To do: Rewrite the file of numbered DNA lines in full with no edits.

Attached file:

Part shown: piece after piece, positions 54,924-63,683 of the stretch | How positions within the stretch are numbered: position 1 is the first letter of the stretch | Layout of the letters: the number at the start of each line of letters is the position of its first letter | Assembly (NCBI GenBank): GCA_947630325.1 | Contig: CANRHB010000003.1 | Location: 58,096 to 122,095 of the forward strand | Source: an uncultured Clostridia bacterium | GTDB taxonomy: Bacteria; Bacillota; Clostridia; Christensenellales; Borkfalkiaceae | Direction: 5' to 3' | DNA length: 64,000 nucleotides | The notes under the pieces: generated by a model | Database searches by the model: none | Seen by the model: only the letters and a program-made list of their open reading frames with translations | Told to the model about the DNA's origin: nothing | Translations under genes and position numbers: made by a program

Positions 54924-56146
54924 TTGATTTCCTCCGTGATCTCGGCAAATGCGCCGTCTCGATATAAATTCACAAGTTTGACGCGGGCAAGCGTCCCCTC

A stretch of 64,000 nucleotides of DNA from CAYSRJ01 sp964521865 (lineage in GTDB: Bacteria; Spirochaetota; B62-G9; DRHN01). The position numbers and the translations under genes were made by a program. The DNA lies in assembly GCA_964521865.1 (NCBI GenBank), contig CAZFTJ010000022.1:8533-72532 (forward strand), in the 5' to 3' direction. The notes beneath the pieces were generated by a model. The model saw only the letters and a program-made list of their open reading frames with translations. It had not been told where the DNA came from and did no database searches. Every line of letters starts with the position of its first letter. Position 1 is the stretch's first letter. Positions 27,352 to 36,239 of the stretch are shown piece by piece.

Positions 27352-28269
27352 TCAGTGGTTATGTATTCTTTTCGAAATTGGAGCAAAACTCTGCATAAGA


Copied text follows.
Part shown: piece after piece, positions 54,924-63,683 of the stretch | How positions within the stretch are numbered: position 1 is the first letter of the stretch | Layout of the letters: the number at the start of each line of letters is the position of its first letter | Assembly (NCBI GenBank): GCA_947630325.1 | Contig: CANRHB010000003.1 | Location: 58,096 to 122,095 of the forward strand | Source: an uncultured Clostridia bacterium | GTDB taxonomy: Bacteria; Bacillota; Clostridia; Christensenellales; Borkfalkiaceae | Direction: 5' to 3' | DNA length: 64,000 nucleotides | The notes under the pieces: generated by a model | Database searches by the model: none | Seen by the model: only the letters and a program-made list of their open reading frames with translations | Told to the model about the DNA's origin: nothing | Translations under genes and position numbers: made by a program

Positions 54924-56146
54924 TTGATTTCCTCCGTGATCTCGGCAAATGCGCCGTCTCGATATAAATTCACAAGTTTGACGCGGGCAAGCGTCCCCTC

A stretch of 64,000 nucleotides of DNA from CAYSRJ01 sp964521865 (lineage in GTDB: Bacteria; Spirochaetota; B62-G9; DRHN01). The position numbers and the translations under genes were made by a program. The DNA lies in assembly GCA_964521865.1 (NCBI GenBank), contig CAZFTJ010000022.1:8533-72532 (forward strand), in the 5' to 3' direction. The notes beneath the pieces were generated by a model. The model saw only the letters and a program-made list of their open reading frames with translations. It had not been told where the DNA came from and did no database searches. Every line of letters starts with the position of its first letter. Position 1 is the stretch's first letter. Positions 27,352 to 36,239 of the stretch are shown piece by piece.

Positions 27352-28269
27352 TCAGTGGTTATGTATTCTTTTCGAAATTGGAGCAAAACTCTGCATAAGA